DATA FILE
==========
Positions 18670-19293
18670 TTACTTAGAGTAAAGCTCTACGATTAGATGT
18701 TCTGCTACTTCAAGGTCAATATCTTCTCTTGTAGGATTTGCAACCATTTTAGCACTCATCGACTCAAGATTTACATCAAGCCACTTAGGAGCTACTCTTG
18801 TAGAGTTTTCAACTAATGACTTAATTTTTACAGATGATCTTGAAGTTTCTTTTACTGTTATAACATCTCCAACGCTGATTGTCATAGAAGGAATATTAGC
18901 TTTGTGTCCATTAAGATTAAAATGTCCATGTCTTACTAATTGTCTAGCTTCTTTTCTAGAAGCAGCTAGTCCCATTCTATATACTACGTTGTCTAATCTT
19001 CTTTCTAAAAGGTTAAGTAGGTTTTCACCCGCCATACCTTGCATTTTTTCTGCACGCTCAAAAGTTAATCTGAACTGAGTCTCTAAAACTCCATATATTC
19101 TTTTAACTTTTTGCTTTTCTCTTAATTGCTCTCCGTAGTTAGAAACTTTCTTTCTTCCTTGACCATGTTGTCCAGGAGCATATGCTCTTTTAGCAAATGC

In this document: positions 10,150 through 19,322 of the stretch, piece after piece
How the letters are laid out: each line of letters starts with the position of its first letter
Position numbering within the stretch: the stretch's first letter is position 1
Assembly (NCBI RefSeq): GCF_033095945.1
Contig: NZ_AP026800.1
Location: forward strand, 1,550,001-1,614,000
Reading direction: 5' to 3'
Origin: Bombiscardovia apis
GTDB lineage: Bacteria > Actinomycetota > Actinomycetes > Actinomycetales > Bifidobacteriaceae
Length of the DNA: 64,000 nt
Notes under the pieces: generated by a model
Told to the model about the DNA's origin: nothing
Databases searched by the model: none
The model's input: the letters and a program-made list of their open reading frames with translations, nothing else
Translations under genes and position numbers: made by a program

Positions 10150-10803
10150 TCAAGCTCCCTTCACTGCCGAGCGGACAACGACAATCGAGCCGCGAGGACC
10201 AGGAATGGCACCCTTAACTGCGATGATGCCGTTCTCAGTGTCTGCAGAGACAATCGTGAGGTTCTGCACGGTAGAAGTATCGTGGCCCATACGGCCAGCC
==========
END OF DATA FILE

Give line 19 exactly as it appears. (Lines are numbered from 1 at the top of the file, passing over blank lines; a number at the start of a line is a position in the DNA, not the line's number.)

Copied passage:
Told to the model about the DNA's origin: nothing